We created a grid covering the study area that extended across all latitude and longitude coordinates of all addresses. We excluded grid points in regions of the study area where no children in our sample were born. The resulting grid comprised approximately 4,300 points. We predicted the log odds for each of the 4 developmental outcome groups (e.g. ASD) at each point on the grid and calculated an odds ratio using the entire study area as the referent group; the odds at each point was divided by the odds from a reduced model which omitted the latitude and longitude smooth term [18]. We did not remove children with developmental outcomes from the random selection of births drawn to represent the underlying distribution of births and, consequently, some cases were included in the denominator. As a result, the odds ratios from these models are mathematically equivalent to prevalence ratios. We mapped prevalence ratios using a continuous color scale (blue to red) and a constant scale range for all maps with the same outcome (i.e. ASD; ASD+ID; ASD-ID; and ID).

To provide information in the interpretation of spatial patterns that could be driven by sparse data, we preformed a 2-step statistical screening procedure, as follows. First, we tested the null hypothesis that developmental disability does not depend on geographic location, generally (e.g. the predicted map surface is a flat horizontal plane). Residential locations of individuals were permuted 999 times while preserving their case status and covariates [as described in [20]. In each permutation, the GAM with the optimal span size from the original dataset was run and the global deviance statistic computed. We used a conservative p<0.025, which accounts for inflated type 1 error rates associated with using the optimal span size for the original dataset in permutations, to determine if location was a statistically significant predictor of disability [details in [31]. If the global statistic indicated that location was a statistically significant predictor of disability generally, we next evaluated location-specific (point-wise) departures from the null hypothesis using the same set of permutations [18,31]. Regions with significantly increased or decreased surveillance-recognized ASD or ID prevalence were defined as points ranking in the upper or lower 2.5% of the distribution of permuted prevalence ratios at each point, respectively [18].

Statistical analyses were performed in the R Package 2.12.02 (Vienna, Austria) using the gam library and a local scoring algorithm GAM estimation procedure and publically available statistical code [32,33]. All maps were created using ArcGIS 9.3 (version 9.3, Redlands, California).

Confounding

We adjusted models for several previously established ASD predictive factors including year of birth; plurality; maternal age, race/ethnicity, and level of education; and report of tobacco use during pregnancy (categorizations in Table 1, [3,11,12,34-36]). Covariate data were nearly complete for these variables; however 35 children (<1%) had missing data and were excluded from all analyses. Additionally, we investigated confounding by other factors potentially related to ASD risk or recognition including method of delivery (vaginal delivery vs. cesarean section), marital status (married vs. unmarried), birth weight (<2500 g; 2501–3000 g; 3001–4000 g; >4000 g), and adequacy of prenatal care [assessed using the Adequacy of Prenatal Care Utilization Index; categorized as less than adequate (inadequate or intermediate prenatal care); adequate; adequate-plus [37]]. We used 3 approaches to fully assess the confounding influence of these factors: 1) We assessed the change in patterns of spatial variability, using a side by side visual inspection of maps before and after adjustment, comparing the areas of reduced and elevated prevalence ratios and the color intensities (indicating the magnitude of prevalence ratios). To assure equivalency, the number of observations and span size were held constant [18]. 2) We also investigated changes in the model-selected optimal span size of analyses with and without adjustment. A smaller optimal span size, using less of the data, is selected when the data supports more peaks and valleys in prevalence. It follows that a change in the optimal span size after the inclusion of a covariate can indicate spatial confounding. 3) Finally, to investigate the spatial variability of the predictive factors themselves (spatial associations between the factor and disability, necessary to cause confounding), we compared maps of each covariate to maps of the developmental disability.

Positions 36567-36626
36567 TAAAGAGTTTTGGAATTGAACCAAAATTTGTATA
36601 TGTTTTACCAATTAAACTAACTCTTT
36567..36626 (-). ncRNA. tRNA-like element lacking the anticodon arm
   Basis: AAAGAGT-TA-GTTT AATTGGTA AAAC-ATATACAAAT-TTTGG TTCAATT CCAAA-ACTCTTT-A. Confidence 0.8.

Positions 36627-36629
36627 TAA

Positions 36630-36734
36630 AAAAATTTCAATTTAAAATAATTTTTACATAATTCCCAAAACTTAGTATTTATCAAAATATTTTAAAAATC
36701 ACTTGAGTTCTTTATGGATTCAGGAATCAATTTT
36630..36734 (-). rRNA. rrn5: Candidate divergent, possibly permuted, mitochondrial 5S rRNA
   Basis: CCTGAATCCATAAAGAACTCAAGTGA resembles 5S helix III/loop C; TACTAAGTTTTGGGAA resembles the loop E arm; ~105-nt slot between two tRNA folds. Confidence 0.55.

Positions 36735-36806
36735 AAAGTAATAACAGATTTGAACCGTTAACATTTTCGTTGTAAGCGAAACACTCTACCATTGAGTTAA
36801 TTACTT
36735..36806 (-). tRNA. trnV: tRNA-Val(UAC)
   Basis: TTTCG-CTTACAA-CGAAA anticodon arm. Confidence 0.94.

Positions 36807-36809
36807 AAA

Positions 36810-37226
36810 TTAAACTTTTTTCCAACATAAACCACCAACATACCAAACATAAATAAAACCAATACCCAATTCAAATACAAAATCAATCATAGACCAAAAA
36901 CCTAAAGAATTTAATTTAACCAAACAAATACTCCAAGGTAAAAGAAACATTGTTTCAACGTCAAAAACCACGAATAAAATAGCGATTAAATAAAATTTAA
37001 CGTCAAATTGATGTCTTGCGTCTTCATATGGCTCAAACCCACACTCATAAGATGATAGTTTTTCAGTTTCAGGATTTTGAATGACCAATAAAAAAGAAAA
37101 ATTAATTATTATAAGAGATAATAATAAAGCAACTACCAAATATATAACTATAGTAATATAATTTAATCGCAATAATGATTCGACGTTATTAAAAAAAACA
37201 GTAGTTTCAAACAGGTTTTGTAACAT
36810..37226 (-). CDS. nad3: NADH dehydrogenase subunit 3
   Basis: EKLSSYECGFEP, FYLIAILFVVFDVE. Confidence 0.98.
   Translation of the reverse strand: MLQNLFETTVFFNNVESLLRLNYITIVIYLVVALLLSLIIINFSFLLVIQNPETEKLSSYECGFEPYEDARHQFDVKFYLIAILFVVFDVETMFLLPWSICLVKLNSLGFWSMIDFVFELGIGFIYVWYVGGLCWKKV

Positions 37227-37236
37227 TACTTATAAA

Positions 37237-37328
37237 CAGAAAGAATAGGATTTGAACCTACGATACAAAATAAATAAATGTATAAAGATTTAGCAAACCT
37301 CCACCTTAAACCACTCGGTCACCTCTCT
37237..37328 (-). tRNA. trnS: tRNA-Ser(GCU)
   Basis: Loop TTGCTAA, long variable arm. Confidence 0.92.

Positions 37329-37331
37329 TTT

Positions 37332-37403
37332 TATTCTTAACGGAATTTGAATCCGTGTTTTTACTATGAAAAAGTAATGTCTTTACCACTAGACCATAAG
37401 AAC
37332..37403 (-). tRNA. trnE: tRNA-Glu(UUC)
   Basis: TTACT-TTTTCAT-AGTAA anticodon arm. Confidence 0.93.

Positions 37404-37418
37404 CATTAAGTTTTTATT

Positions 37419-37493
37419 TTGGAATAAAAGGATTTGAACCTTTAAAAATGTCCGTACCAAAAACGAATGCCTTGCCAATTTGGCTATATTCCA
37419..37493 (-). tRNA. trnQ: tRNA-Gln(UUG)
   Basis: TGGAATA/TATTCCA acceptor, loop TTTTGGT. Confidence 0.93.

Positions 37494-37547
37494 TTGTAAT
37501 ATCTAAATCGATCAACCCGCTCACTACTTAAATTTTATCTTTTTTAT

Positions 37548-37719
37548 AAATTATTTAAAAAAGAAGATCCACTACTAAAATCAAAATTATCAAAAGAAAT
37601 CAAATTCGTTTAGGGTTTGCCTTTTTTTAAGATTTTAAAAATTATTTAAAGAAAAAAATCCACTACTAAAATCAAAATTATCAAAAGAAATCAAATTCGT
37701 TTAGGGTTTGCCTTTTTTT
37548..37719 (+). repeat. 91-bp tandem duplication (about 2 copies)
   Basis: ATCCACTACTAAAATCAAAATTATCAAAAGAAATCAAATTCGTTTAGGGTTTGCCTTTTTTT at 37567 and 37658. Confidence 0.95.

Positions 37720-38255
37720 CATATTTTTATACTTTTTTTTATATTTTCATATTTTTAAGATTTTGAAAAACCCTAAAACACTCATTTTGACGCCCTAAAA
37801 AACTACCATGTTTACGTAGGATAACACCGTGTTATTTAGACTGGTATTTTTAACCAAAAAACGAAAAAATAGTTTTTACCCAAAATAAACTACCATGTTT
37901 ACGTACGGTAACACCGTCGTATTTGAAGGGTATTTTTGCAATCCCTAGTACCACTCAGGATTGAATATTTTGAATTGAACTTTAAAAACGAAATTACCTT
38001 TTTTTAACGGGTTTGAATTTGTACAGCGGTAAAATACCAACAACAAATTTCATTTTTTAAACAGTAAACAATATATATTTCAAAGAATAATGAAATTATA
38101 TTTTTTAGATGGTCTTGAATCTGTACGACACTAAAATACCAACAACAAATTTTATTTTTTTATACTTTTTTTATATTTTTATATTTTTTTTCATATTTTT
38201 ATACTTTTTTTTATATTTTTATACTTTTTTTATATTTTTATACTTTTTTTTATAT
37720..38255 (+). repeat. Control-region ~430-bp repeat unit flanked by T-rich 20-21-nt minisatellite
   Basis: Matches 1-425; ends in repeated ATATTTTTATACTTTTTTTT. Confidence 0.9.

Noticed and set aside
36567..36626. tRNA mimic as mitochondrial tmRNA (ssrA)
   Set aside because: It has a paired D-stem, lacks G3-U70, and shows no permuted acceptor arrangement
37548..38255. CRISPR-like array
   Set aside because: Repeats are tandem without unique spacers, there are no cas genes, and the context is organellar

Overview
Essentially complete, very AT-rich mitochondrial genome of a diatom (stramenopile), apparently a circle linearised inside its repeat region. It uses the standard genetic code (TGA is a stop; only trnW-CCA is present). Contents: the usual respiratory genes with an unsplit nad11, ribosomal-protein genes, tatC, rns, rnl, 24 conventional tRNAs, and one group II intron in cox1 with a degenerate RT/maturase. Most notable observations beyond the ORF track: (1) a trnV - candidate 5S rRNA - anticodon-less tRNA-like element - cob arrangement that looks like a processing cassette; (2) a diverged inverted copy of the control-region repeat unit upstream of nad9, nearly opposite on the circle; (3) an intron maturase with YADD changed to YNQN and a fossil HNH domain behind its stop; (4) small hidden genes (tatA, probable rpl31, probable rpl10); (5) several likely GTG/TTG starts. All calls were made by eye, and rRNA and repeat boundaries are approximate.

Table 1. Selected Characteristics of the Birth Cohort and Children with ASD and ID in Eight North Carolina Counties in 2002, 2004, 2006 and 2008

Robustness of analyses

Our final dataset contained some siblings. In addition to being genetically more similar to each other, siblings typically share the same residence. Including siblings living at the same address in analyses could induce spatial clustering as a result of familial (i.e. genetic) similarities rather than geographically-linked factors. To assess the robustness of our results to including a small number of sibling groups, we conducted secondary analyses including only one randomly selected child per family. Families were defined as children for whom the mother had the same first and maiden name and date of birth (obtained from birth certificates). Because information for fathers was missing and incomplete on many birth records, we did not attempt to identify paternal siblings.